Tougher national math standards will mean students in middle school will get an early dose of statistics, but states and school districts have few reliable methods to test student improvement in the subject.
With a two-million dollar grant from the National Science Foundation, University of Florida researchers are developing better assessment tools for middle and high school students’ progress in statistics. Researchers say schools need a new testing model because of how much statistical thinking differs from standard mathematical thinking.
Tim Jacobbe/UF statistics researcher: “One of the common thing that happens in education is that we’re teaching at a too high of a level for students. And if we’re teaching at that level, they may be able to imitate and memorize, and regurgitate what you’re hoping to get out of an answer, but if you’re not teaching it to their level, they’re not going to learn it in depth.”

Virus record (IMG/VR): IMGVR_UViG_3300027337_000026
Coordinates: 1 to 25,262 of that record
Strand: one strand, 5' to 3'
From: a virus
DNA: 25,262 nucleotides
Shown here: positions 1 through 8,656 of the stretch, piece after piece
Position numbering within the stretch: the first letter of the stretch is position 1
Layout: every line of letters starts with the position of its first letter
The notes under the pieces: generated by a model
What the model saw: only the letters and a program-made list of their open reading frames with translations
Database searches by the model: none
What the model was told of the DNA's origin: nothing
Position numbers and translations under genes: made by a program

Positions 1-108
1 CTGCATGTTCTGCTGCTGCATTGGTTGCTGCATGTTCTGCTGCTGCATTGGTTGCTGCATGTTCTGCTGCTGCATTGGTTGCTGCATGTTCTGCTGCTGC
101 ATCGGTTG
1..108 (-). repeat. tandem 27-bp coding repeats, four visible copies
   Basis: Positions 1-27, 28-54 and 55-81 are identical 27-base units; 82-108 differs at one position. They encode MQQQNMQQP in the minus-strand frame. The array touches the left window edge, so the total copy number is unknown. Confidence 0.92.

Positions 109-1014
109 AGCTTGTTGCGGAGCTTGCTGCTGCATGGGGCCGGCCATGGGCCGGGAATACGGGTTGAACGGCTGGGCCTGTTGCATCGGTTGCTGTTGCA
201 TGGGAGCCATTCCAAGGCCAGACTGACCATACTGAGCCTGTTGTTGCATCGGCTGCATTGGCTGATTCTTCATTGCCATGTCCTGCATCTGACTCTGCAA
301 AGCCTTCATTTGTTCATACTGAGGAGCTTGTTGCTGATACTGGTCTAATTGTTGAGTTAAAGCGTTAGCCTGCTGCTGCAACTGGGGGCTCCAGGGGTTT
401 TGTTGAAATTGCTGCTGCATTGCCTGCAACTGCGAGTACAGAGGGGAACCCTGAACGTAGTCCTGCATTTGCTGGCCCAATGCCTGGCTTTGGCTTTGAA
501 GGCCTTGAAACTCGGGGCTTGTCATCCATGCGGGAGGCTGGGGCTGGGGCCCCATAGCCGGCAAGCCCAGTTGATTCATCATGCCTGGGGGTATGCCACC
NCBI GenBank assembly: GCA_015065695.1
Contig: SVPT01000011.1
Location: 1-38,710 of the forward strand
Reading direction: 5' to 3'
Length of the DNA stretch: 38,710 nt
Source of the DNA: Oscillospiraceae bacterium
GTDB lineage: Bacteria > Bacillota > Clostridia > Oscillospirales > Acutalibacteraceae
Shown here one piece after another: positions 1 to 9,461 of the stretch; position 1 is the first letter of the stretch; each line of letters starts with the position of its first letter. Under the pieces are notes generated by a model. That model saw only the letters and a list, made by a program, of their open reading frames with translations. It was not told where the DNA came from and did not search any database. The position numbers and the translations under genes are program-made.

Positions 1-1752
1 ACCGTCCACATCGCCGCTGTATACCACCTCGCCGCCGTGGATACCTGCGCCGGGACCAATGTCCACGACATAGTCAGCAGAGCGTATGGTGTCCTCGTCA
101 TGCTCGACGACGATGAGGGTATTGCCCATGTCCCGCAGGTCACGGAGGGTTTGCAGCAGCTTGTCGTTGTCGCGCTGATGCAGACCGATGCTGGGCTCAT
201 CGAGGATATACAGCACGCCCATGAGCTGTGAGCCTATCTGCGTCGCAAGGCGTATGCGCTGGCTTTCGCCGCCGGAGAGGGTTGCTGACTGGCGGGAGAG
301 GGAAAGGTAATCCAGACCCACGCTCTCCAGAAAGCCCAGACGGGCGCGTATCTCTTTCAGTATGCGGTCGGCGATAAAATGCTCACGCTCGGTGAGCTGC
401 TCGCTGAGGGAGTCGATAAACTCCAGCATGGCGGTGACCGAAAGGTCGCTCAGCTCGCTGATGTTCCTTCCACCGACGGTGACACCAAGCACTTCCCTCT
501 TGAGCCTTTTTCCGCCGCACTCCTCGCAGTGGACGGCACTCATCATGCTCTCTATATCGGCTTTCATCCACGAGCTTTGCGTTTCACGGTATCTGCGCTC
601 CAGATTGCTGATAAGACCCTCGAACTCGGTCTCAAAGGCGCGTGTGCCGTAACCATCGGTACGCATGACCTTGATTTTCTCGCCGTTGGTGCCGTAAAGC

The new assessment tool will help teachers target where students begin the school year so they can better plan instruction. Researchers are basing their testing instrument on the American Statistical Association guidelines that identify three developmental levels for learning statistics.
Tim Jacobbe/UF statistics researcher: “And so they identify level A, level B and level C but just because your dealing with high school students does not mean they’re re not at level A, which would be considered an elementary level. So if that’s where they are in their thinking, especially in light of there not being very many standards in grades K-5 now, we really need to see where the students are at before we begin instructing them.”
Initial pilot testing will start in several school districts in Florida and Georgia, then districts in four other states will join the study for larger-scale testing.